Sassa meets deadline to file grants plan to ConCourt
Cape Town – The South African Social Security Agency (Sassa) has adhered to the Constitutional Court's directive to file its full social grants plan by 16:00 on Friday.
Last month, the court gave Sassa until Friday, December 8, to deliver its full plan to the court, after Parliament had heard that a hybrid model had been approved and an "implementation protocol" was signed with the South African Post Office.
Constitutional Court spokesperson Nathi Mncube confirmed on Friday that Sassa had filed the hard copies of the agency's reports, which will now be distributed to the judges.
Mncube said he could not comment further as the court still needed to look at the submissions.
Details have been scant over how Sassa plans to migrate the full grants scheme, currently handled by invalid service provider Cash Paymaster Services (CPS), by April 1, 2018.
The court wanted Sassa's plan to "specify matters such as definite roles and responsibilities, precise timelines, dependencies, desired outcomes and risk-mitigation measures".
The agency also needed to warn the court by the December 8 deadline if Sassa's contingency plan could not be realised before the April 2018 deadline.
The inter-ministerial committee (IMC) handling the negotiations will be holding a press conference on Sunday on the matter.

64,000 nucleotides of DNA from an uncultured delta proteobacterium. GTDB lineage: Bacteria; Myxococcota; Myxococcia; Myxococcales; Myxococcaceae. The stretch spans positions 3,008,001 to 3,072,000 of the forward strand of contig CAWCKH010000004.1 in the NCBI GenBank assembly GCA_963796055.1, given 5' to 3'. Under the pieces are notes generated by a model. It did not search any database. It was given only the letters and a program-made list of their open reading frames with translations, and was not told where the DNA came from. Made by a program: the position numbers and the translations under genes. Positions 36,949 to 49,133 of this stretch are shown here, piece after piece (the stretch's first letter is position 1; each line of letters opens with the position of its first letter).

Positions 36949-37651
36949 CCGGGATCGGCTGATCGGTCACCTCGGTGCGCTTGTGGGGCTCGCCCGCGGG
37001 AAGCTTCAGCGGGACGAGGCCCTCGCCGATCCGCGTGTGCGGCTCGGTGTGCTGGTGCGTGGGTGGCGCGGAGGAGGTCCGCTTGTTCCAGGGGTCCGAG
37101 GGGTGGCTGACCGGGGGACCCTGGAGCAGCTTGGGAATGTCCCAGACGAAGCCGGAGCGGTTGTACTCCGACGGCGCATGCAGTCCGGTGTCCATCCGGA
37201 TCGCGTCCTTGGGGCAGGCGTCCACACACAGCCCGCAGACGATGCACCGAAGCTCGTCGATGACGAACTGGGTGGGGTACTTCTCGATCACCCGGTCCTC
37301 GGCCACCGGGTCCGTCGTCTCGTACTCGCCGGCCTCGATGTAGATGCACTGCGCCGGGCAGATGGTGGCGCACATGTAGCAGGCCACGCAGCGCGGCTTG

Report on feasibility of alternative scheme
During the meeting in Parliament last month, the IMC said the preliminary agreement with the Post Office would give it the chance to partially provide core banking functions for a new grants scheme.
The functions, however, were all subject to the Post Office and its banking subsidiary, Postbank, being able to deliver the above with "cost effectiveness".
The report filed on Friday should specify the details of that deal.
The Post Office would by no means be the sole distributor of a new grants scheme, as talks to bring all commercial banks on board were ongoing with the Banking Association of South Africa.
This would include incumbent banking service provider Grindrod Bank, which currently handles the banking functions for more than 10 million beneficiaries.
In an unrelated directive, the court also asked Sassa to indicate whether an alternative payment scheme, recently suggested by its expert panel, is feasible.
The scheme would rely on South Africa's well-developed and regulated electronic payment systems, which account for 80% of all social grant transactions currently.
The deadline for this report is December 18.